“Astoria-Chas” Snyder – The Buddy Holly of Corvette Racing
As a lad growing up during the muscle car era in the South Jersey/Philadelphia area, CARS Magazine was my favorite car mag. The publication had a definite East Coast flavor and the magazine slightly favored Chevys, which was perfectly fine with me at the time. One of my favorite cars of the day was the 1967 427 L88 drag racer, “In Memory of Astoria-Chas” 427 L-88 Corvette roadster. The story has all the elements of legend; brutally fast, quick car, great looking, owned and driven to national prominence by a young fellow, not much older than myself and my Chevy pals.
Fortunately, the car is still around and looks the way it did when it set the AHRA Nation Record of 11.04 @ 129 mph. Later, the car ran a best-ever 10.47 et. While the L88 still runs, the current owner, Glen Spielberg, does not “run” the car on the strip, as he has given his word to the Snyder family that he would not restore or race the car. Besides, the car still has its original, 40-year old tires! A stock ‘67 L71 427/435 Corvettes were solid high 13-second cars. A Mid-10-second version was MIND BLOWING back then!
Since the Astoria-Chas Corvette was a Motion performance prepared car, it got lots of ink in CARS Magazine. Below is one of many CARS articles on the car. Unfortunately, I do not have the end of the story on page 74. However, I did cover the car as Illustrated Corvette Series No. 129 back in early ‘08. The story copy is below the CARS article scans.
Also, at the bottom of this post are links to some other interesting Astoria-Chas material. CARS editor, Marty Schorr often took his little daughter, Collier to the drags to see the KO-Motion Corvette. Collier had an art show in ‘07 featuring her drawings and recollections of Chas Snyder. I’ve included links to two articles that covered Collier’s show.
Illustrated Corvette Series No. 129 – 1967 L88 Corvette Drag Racer “In Memory of Astoria-Chas”
From its earliest days, drag racing was the little guy’s motorsport. Shade tree mechanics and weekend warriors wrenched on their street cars during the week and were weekend warriors at their local drag strip. The story of Charley Snyder’s “KO Motion” L88 ‘67 Corvette reads like the Buddy Holly story of drag racing.
During the late ’60s, Long Island, New York was a hot bed of muscle car activity. Speed shop owner Joel Rosen had a sweet deal with owners of the local Chevy dealer, Baldwin Chevrolet. Joel was building brand new Chevy Phase III supercars while his business partner and friend, Marty Schorr, editor of CARS magazine, kept Chevy fans drooling with a continuous stream of articles about Motion Performance’s street and strip activities. These were very heady days.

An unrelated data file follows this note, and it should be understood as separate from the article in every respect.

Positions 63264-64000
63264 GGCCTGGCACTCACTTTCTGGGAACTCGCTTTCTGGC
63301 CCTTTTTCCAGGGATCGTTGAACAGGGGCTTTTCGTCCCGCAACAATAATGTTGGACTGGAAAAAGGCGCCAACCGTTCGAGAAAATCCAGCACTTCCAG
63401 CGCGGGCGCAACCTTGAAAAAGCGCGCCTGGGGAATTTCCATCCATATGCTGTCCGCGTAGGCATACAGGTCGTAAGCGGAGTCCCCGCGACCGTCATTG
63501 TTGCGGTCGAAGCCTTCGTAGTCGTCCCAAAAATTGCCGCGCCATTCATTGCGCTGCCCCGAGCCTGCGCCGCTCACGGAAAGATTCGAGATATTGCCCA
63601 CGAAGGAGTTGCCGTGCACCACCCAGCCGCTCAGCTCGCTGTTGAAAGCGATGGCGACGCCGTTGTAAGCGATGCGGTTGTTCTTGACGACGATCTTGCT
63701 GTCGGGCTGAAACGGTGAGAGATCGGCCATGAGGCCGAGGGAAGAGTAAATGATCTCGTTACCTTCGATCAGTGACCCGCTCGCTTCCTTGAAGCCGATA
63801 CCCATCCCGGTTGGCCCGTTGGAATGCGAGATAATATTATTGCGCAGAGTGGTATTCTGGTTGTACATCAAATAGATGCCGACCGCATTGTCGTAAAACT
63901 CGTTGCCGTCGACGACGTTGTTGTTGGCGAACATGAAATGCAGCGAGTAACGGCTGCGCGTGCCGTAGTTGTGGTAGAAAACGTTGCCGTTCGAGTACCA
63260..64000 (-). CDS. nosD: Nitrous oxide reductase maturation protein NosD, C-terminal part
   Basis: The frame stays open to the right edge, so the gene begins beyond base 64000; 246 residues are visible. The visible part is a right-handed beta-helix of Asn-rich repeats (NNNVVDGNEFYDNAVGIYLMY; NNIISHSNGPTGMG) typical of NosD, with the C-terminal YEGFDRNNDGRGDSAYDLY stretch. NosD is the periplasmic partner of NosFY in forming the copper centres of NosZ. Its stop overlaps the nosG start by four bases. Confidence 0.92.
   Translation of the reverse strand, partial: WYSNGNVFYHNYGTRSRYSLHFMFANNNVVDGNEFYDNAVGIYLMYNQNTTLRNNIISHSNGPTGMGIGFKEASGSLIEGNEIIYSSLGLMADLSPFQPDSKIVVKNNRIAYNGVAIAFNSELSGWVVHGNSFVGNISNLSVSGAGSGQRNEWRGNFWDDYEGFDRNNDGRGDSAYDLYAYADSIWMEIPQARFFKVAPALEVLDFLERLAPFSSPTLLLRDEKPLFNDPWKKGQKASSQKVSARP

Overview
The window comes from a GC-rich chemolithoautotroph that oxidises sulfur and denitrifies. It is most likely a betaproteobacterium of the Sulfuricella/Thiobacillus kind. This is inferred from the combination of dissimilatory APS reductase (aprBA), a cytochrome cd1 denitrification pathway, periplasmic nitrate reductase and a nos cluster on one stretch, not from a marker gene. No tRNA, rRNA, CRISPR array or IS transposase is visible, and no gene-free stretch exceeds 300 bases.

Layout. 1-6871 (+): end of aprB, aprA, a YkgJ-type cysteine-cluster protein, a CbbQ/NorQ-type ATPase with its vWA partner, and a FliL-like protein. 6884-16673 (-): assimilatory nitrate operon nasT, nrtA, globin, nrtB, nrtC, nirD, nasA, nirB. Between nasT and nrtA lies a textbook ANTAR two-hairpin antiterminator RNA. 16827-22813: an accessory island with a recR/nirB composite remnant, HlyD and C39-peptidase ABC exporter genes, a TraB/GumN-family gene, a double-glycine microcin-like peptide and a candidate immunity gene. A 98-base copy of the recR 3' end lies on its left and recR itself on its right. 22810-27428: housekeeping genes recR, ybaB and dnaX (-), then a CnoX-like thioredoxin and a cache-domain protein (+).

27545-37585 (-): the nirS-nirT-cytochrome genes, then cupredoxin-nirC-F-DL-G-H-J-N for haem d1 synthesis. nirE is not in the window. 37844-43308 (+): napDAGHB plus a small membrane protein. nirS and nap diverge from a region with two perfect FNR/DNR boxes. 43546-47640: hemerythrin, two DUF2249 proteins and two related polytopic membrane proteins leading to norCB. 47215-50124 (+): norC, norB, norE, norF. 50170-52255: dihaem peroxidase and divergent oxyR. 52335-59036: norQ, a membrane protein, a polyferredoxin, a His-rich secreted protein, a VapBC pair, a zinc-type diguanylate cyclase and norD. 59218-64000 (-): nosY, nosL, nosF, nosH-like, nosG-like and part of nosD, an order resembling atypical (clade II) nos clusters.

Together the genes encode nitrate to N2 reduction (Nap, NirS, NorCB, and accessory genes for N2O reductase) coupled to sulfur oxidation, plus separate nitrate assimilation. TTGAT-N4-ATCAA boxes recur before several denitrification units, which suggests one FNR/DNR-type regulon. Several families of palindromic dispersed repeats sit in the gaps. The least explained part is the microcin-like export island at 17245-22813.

Charley Snyder was a local guy that lived in Astoria, New York, just a few miles from Rosen’s operation. In February ‘67, 19-year-old Chas took delivery on a new Marlboro Maroon, 427 Corvette Roadster and took it straight to Rosen’s shop for some serious tweaking. It wasn’t long before Charlie’s Vette was winning races at the local strip and was a regular at the late-night street racing scene on Connecting Highway in Queens on Friday and Saturday nights. Rosen’s enhancements were proved to be more than Duntov envisioned when designing the frame of the C2 Sting Ray. The twisted chassis was replaced with a new chassis that was gusset welded. Also, a new L88 427 engine was installed.
Just after the car was worked over and actively raced, 20-year-old Snyder was drafted into the Army, so his racing exploits were in between his Army duties. Rosen was putting every trick in the book into the KO Motion car and had it running solid low 11s. Chas volunteered to for Airborn Ranger training and was sent to Vietnam in the Spring of ‘68. One month after the 21-year-old’s arrival, he was killed by a mortar round.
Needless to say, the Snyder family and his friends at Motion Performance were devastated. A year later, Rosen and driver John Mahler got permission from Chas’ mother, Grace, to continue racing the L88 Vette with the objective of winning the national record for Chas. When Rosen was ready for the AHRA record run, the L88 was chock full of the hottest parts from Chevrolet and lots of speed parts. The L88 was balanced and blueprinted, the bottom end beefed up, had modified aluminum heads, a performance camshaft, a 850 cfm Holley double pumper, Hooker headers, 4.88 rear gears, a Hurst shifter, and 10-inch slicks. With Bill Foster at the wheel Charlie’s L88 took the AHRA A/Corvette national record with a 11.04 et @ 129 mph. The official listing in the record book reads, “In Memory of Astoria Chas.” Later, Mahler ran a 10.47 et at a local track. Then the car was trailered to Chas’ sister’s house, garaged, and covered for the next 31 years!
Long Island businessman Glen Spielberg was just 8-years old when he first saw the KO Motion car and knew he just had to have that car. After three decades, the Snyder family finally agreed to sell the car to Spielberg, on the condition that he would not restore or modify the car. Today, the car is as it was the last day it was raced. The Buddy Holly of Corvettes lives on. – Scott
PS – Vette Magazine covered the KO-Motion Astoria-Chas Corvette in the July 2001 issue. The story is by Marty Schorr, with photos by Schorr and John Nelson. To read the story, CLICK HERE.
Enjoy the slide show. Photos by Glen Spielberg.
Unfortunately, the KoMotionCorvette.com website is no longer online, but the car is frequently shown at Corvette car shows.